It started when he was a small boy growing up in McComb, Miss., listening while World War II fighter planes such as the Warhawk, Mustang and Thunderbolt screamed overhead on training missions.
He watched as dapper pilots in leather flight jackets and aviator sunglasses strutted through the small town, awing the populace with their splendor.
Clint Martin didn't know it then, but those were no ordinary pilots. They were Tuskegee Airmen, the country's first black military flyers, part of the U.S. Air Force's Negro Aviation Unit.
Based in Tuskegee, Ala., the more than 900 blacks who trained at the segregated Tuskegee Army Air Base flew hundreds of combat missions, destroying Luftwaffe planes and German military convoys. In the process they reaped a myriad of Purple Hearts, Bronze Stars, Distinguished Flying Crosses and Legions of Merit.
Yet they occupy a relatively obscure niche in America's World War II exploits--a situation that Martin, who now lives in Inglewood, would like to change.
"Those guys made a big impression on me," recalled the 47-year-old Martin, who is black. "They gave me more than a sense of patriotism. They gave me a sense of 'I can do it too,' a feeling that blacks could be more than sharecroppers and laborers. They were blacks of distinction in our neighborhood."
Martin's longing to commemorate the heroic feats of those first black fighter pilots finally found fulfillment when he embarked on what he sometimes refers to as his "obsession."
For the last six years, he has spent up to 20 hours a week painstakingly crafting models of the planes flown by the airmen.
Now, he said proudly, part of his dream will be realized--his planes will be displayed by Carson on Jan. 13 at Avalon Park as part of that city's first Martin Luther King celebration.
"That makes me feel really good," he said. "I'm not looking for personal glory. I just think the airmen never have gotten the recognition they deserve, and I'd like to see they get some of it."
With more than 3,000 hours of tedious labor invested in them, the five planes are delicate, silvery pieces of near museum-quality perfection. Measuring up to 28 inches from wing tip to wing tip, each has tiny working flaps, retractable landing gear, movable canopies, gun turrets, insignia and the distinctive scarlet tails that gave the fighters their moniker--the Redtailed Blackbirds.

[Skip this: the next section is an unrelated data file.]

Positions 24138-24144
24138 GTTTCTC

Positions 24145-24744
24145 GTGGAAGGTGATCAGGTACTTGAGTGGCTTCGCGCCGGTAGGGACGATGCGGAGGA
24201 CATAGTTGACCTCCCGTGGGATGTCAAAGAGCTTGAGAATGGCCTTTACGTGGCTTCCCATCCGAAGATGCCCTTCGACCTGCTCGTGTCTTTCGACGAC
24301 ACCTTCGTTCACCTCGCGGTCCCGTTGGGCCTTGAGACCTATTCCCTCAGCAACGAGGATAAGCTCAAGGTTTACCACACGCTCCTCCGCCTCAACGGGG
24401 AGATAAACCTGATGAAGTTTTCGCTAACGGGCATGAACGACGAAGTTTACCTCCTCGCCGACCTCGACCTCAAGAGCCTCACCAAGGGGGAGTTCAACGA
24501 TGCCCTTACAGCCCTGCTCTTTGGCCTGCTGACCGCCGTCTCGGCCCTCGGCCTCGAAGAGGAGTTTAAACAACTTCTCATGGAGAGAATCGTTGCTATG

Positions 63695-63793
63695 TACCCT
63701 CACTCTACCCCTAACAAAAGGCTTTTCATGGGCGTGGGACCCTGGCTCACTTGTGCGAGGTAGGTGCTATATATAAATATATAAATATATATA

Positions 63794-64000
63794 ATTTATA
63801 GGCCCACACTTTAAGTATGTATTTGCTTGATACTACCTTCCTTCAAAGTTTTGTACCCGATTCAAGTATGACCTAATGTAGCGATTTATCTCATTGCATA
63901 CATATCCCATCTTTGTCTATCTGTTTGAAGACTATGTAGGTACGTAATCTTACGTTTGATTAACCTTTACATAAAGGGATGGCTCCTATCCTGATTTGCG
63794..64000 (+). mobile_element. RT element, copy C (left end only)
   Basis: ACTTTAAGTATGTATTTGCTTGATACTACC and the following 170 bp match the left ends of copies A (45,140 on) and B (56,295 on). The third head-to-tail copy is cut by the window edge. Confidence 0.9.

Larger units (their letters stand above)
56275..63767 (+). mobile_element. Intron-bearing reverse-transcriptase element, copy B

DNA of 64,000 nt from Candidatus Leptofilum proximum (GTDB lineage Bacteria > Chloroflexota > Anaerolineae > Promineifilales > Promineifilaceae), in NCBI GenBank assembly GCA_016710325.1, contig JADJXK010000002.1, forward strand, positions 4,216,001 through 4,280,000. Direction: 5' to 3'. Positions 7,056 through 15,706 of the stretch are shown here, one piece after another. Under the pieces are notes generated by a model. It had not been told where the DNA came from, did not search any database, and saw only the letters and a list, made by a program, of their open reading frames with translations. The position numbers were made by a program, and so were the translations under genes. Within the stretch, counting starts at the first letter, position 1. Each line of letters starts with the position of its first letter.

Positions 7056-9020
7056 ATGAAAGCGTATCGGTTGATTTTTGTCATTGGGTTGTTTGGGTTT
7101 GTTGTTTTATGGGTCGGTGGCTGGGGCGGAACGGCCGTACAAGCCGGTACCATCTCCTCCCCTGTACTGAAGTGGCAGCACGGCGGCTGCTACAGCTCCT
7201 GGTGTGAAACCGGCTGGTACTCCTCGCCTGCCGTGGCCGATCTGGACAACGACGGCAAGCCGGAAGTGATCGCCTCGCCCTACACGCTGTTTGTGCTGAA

Working from blueprints that look complex enough to build the real thing, Martin boasts that each plane has more than 600 parts, including delicate ribs of balsa that must be carefully attached to the wing skeleton, and the heavy-grade silk paper that gives each plane its lustrous silver sheen.
"I guess it sounds crazy to spend so much time on these planes, but I wanted them to be perfect because this is my tribute to the Tuskegee Airmen. Those guys have been my idols," he said.
To his infinite satisfaction, Martin's work has brought him in touch with many of those idols.
"I talked to a lot of them to get exact details on the planes," he said. "They even invited me to one of their meetings, and I showed them one of the planes. That was great."
Through years of research, Martin said, he developed an affinity for particular pilots that led him to build the exact planes they flew.
"This one's the Alice-Jo," he said, pointing to a P-51 Mustang. "I built that for Capt. Wendell Pruitt. They used to call him the best damn pilot in the outfit." Pruitt, he said, was credited with helping sink a German destroyer using only machine gunfire--a feat that earned him the Distinguished Flying Cross.
"It's been a lot of work," Martin said, staring at the row of planes. "More than I realized I was getting into. But it's also been one of the most satisfying things I've ever done."
But, he said with a sharp shake of his head, the obsession is far from over.
"Now I'd like to build a model P-51 that will actually fly," he said, his face lighting in anticipation. "I'd also like to take my planes to inner-city schools and talk to the young black kids--show them they've got some real heroes to look up to."